How much RAM, or memory, do I need in my PC?

How much RAM do I need?
Typical RAM sticks.

A big concern for computer buyers is how much memory they want to have in their next investment. This is understandable — the amount of RAM you have determines some aspects of video game performance and rendering distance, but also how many programs, tabs and processes you can have running simultaneously.

Quantity of RAM isn’t the only thing to consider, either: quality is definitely something you also want to keep in mind. The speed RAM runs at is important to consider as well.

For the purposes of this article, we’re going to divide users into four groups: Casual User, Office Worker, Gamer, and Enthusiast. Each of these groups needs a different amount of RAM. There are also a list of terms at the bottom of the page, in addition to further advice.

Casual User

Casual users are going to want 3 to 4 GB of DDR3-1066 or DDR3-1333 RAM. Consider yourself a casual user if you use your computer for social networking, web browsing and word processing. Light gaming is also possible on this lower configuration of RAM, and it should still serve you well as long as you aren’t running other applications in parallel. Note that having 4 GB or higher amounts of RAM is useless if you aren’t using a 64-bit version of Windows. To verify if you’re using a 64-bit edition, open System Properties in your Control Panel.

Office Worker

Office workers are going to want 4 to 6 GB of DDR3-1600 or DDR3-1800 RAM. If you’re an office worker, you run many applications simultaneously and may be running a lot of productivity applications, such as Photoshop and Dreamweaver. If your professional life centers around what you do on the computer, you’re going to want to have a good amount of fast, efficient RAM.

How much RAM do I need?
RAM in a gaming rig.

Gamer

Gamers are going to want 6 to 8 GB of DDR3-1866 or DDR3-2000 RAM. Gamers will be running newer games at high settings, as well as some heavier applications in and out of gaming. Lower configurations of RAM are just fine for gaming — all you really need is 4 GB of RAM to enjoy most games — but you’re still going to want that extra hardware power for when you’re doing what you love.

Enthusiast

Enthusiasts will want anywhere from 8 to 16 GB of DDR3-2133 RAM or higher. This is for the person who runs heavy applications, in addition to using rendering software, doing software development work, programming…this is for doing the heavy lifting without breaking a sweat. Enthusiasts will spend a lot of money on every aspect of their system, not just their memory.

Helpful Terms and Advice

  • DDR stands for double data rate. That means it’s accessed twice for each one of your processor’s clock cycles. DDR3 and DDR2 are two different kinds of RAM, with 3 being newer, but the speed discrepancy depends on the digits at the end — DDR3′s higher tiers can’t be matched by DDR2′s.
  • Memory can refer to either static memory and dynamic memory. Static memory is storage space, like on your hard drive — but dynamic memory is your RAM, which is in constant usage.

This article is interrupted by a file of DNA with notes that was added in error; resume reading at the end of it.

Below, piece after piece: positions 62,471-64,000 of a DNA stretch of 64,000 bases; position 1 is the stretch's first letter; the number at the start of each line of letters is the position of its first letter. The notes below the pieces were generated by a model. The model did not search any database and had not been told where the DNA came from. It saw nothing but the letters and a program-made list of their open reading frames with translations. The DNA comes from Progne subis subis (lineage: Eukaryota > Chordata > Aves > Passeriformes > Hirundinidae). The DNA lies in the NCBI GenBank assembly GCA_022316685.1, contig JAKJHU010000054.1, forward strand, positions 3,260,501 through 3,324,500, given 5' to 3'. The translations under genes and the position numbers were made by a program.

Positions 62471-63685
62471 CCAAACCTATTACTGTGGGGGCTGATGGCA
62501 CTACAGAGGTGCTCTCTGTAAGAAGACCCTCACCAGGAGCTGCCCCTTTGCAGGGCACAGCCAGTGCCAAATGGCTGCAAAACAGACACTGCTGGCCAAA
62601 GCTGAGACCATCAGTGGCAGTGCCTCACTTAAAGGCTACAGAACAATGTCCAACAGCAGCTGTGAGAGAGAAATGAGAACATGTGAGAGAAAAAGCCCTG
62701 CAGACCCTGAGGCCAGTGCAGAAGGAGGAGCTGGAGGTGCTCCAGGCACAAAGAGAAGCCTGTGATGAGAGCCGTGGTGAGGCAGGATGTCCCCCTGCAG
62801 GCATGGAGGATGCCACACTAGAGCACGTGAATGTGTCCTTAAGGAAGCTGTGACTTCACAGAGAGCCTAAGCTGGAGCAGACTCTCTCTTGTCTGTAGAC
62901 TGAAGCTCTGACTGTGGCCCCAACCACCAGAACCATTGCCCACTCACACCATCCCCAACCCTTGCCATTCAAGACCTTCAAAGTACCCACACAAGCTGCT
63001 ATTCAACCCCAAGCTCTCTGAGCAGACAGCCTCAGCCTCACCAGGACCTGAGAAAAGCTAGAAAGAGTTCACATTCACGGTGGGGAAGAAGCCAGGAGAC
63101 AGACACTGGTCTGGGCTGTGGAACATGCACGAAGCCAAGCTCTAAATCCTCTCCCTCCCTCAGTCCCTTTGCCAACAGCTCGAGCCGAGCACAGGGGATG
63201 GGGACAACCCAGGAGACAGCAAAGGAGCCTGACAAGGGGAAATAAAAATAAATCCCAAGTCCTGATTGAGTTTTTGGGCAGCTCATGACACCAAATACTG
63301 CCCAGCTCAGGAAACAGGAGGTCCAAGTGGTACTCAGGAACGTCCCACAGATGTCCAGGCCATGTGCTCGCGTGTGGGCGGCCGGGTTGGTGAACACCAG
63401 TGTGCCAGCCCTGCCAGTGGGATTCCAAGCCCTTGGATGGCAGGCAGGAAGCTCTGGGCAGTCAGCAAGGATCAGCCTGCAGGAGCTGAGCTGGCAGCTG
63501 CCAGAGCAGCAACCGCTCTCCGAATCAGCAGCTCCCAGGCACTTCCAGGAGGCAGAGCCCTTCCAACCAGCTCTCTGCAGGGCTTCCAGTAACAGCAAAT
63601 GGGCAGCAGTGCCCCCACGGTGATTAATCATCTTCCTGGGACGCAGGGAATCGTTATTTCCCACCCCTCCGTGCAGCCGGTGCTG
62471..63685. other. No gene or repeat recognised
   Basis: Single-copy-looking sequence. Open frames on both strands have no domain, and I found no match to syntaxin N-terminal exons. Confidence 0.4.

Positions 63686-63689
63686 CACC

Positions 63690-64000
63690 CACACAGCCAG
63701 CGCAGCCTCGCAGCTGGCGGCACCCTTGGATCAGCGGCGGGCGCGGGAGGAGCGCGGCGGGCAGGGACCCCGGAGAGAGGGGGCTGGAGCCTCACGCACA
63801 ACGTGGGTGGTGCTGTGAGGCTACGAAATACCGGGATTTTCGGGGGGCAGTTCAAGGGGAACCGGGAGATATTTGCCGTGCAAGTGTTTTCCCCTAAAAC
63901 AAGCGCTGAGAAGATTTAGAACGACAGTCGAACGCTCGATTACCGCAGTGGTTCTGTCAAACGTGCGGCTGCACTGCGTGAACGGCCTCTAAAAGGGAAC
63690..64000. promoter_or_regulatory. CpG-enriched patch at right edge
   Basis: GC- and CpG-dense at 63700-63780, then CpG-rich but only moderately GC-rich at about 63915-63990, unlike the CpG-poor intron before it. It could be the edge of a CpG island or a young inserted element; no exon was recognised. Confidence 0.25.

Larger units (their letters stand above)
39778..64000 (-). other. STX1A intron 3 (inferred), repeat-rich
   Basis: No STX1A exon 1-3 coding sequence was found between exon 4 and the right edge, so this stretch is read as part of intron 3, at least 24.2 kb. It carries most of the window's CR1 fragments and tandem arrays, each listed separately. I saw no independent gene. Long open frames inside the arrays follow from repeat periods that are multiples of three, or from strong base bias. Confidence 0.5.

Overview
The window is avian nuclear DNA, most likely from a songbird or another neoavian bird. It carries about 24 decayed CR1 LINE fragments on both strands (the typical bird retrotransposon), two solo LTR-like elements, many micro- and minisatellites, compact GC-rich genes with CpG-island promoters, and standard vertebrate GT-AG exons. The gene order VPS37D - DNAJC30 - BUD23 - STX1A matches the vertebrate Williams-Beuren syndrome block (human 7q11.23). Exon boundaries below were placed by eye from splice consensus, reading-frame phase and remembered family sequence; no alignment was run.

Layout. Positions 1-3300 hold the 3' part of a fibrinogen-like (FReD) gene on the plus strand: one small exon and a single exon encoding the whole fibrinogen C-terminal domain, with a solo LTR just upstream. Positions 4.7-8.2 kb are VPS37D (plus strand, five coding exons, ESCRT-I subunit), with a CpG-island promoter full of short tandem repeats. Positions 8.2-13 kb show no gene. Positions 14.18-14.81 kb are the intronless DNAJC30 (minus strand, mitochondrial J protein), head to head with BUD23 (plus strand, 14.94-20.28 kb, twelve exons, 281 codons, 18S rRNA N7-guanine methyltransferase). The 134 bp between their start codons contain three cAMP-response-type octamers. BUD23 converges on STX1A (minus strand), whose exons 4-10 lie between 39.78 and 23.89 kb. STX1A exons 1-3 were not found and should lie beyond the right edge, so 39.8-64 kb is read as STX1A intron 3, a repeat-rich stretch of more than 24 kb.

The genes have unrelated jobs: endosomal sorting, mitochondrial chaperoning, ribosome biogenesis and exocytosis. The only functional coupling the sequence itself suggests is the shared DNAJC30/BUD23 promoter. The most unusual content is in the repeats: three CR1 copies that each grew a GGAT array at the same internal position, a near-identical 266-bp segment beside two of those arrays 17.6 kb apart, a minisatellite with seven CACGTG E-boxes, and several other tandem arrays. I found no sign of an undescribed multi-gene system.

• To check what kind of RAM your system supports, use Crucial’s System Scanner. It’s fast, safe and easy, especially if you don’t want to dig around Newegg or Amazon.
  • DDR3 RAM does not need to be installed in pairs on modern motherboards. However, installing memory in pairs grants double the memory bandwidth.
  • You can install memory with mixed speeds. However, this will result in your system defaulting to the slower memory speed required, and you’ll get less performance than what you should out of it.

About

Steve Horton has been working with computers for over 20 years. He's dedicated to helping people get the most out of their PCs, and likes playing cards and writing comics.

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  • Davide De Vellis

    Hi Akos,

    Thanks for posting. I recently went through a similar dilema of having to choose a new PC. You check out my article here:

    http://www.reviversoft.com/blog/2013/05/the-5-ps-of-purchasing-a-new-puter/

    If i hear you correctly you’ll largely be using your computer for digital storage, and maybe some word processing. With this in mind, HDD capacity will be pretty important to you and you’ll definitely get by with the standard processor and RAM combinations being offered. If you plan to be running photo editing solutions or running other intensive applications, then you may want to consider boosting your processing and memory power, but it doesn’t sound like this is what you plan to do. With respect to convertibility, this is really personal preference. If you plan to listen to your music while browsing the web or flicking through photos, then you may want a convertible laptop for ease of portability. That being said, you have your ipad for that too. The only real reason I would say you need a convertible is if you plan to spend a lot of time flicking and browsing (ie using your fingers for a lot of the actions). If you plan to spend a bit of time editing docs, organizing your photos and music files, you’re going to be better off with a normal laptop.

    Hope this helps and feel free to ask any additional questions.

  • Brett Duncan

    This is pretty much, wrong, at least for traditional PC’s. For a everyday/casual/business user, you would want 4-8 GB of DDR3 1600 MHz RAM. (Lean towards the higher side of that if you watch a lot of youtube and have many tabs open, also windows uses more RAM then other operating systems so take that into account.) Then at least 8 GB of RAM for a gamer or anyone who wants to edit a lot of videos (I prefer 16 GB RAM). Then for a hard core gamer or professional video/photo editors I recommend 16-64 GB of 1866 MHz RAM.

  • Rohit

    nice product guideline information

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